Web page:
The 800-year-old Ramappa Temple in Telangana was awarded a UNESCO World Heritage status. The 13th-century temple, depicting the craftsmanship of the Kakatiya dynasty was built using lightweight bricks that can float on water. And now, the Harappan-era city of Dholavira in Gujarat has been inscribed on the UNESCO World Heritage List. The city dating back to over 4500 years is one of the most remarkable and well preserved urban settlements in entire South Asia, according to UNESCO.
The Indus Valley Civilisation City Of Dholavira Gets UNESCO World Heritage Tag
Nestled in the Kutch district of Gujarat, Dholavira is a Harrapan era city that has often been named in our history books. And now creating another history, Dholavira has become a UNESCO World Heritage site. This is the first Indus Valley Civilisation site in India to make it to the coveted list. UNESCO tweeted, “Dholavira: A Harappan city, in India, just inscribed on the @UNESCO #WorldHeritage List. Cong-ratulations!” PM Modi also took to Twitter to share that he first visited the historical site during his student days and was mesmerised by the place.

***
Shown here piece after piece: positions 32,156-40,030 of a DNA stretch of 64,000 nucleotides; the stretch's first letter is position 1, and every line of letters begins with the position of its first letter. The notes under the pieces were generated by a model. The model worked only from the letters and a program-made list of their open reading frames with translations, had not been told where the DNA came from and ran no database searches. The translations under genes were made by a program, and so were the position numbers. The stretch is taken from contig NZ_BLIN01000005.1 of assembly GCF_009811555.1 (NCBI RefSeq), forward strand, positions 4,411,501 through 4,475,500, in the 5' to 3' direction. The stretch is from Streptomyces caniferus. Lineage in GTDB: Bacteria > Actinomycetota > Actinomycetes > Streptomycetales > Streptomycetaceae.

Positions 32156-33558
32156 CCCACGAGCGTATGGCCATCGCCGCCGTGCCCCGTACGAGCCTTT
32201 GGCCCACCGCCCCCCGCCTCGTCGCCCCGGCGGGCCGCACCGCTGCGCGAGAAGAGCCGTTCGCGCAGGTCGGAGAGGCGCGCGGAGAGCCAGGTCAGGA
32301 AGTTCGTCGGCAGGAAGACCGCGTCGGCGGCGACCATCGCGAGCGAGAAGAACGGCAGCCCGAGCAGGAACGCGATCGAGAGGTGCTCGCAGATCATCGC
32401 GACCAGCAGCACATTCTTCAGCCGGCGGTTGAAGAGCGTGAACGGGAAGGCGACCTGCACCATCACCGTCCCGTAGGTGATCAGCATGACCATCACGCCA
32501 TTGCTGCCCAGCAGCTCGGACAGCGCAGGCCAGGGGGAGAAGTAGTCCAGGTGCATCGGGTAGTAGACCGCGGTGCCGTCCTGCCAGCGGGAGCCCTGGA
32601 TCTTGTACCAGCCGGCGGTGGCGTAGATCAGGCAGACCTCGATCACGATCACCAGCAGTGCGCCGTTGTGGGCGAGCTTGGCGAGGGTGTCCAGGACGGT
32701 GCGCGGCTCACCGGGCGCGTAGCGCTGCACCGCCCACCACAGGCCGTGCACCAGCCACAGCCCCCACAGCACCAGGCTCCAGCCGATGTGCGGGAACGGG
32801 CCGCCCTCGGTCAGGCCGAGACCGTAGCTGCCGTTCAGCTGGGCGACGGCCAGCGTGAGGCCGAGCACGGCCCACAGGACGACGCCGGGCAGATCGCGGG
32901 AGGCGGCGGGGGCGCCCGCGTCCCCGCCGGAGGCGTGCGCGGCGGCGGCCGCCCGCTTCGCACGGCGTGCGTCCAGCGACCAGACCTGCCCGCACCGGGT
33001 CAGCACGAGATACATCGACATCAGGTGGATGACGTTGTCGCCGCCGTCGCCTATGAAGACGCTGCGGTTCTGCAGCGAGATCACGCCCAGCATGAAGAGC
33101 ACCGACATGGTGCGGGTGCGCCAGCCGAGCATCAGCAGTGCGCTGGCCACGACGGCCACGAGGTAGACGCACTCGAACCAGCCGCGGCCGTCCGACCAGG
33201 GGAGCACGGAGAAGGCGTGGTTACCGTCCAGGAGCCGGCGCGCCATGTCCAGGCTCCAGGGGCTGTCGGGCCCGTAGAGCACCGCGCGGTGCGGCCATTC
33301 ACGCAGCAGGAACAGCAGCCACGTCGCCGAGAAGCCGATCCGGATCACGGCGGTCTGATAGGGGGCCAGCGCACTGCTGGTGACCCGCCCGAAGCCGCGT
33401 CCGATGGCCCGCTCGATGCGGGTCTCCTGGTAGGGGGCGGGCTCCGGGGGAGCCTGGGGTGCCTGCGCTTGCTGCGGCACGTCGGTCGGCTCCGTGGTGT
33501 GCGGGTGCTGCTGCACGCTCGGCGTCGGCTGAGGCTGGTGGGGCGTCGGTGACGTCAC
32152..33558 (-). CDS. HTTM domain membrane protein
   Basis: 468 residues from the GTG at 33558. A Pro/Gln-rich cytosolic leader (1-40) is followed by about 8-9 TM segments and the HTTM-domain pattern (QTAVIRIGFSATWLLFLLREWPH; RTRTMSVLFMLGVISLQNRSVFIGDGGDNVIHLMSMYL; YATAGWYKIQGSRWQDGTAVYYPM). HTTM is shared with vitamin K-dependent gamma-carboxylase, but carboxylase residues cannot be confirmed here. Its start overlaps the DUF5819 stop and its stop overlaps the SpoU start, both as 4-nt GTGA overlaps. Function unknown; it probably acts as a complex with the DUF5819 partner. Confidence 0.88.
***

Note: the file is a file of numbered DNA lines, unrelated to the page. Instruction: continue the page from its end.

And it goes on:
— UNESCO 🏛️ #Education #Sciences #Culture 🇺🇳😷 (@UNESCO) July 27, 2021
Dholavira Had Water Reservoirs, Fortified Citadel & More
Interestingly, Dholavira is the fourth site in Gujarat to gain the UNESCO World Heritage tag. It’s the fifth-largest metropolis of the Indus Valley Civilisation. This site has an astounding fortified citadel right in the middle of the town. The lower town has walls made of limestone or sandstone instead of the usual mud bricks found in other Harappan sites. Dholavira is also known for its outer fortification, water reservoirs, intricate architecture, two multi-purpose grounds used as a marketplace and hemispherical structures that resemble Buddhist Stupas.
So, the next time you visit Gujarat, do take a tour of the museums to get to know more about this interesting piece of history. And while you’re there, visit the 100-year-old heritage restaurant, Lucky Tea Stall.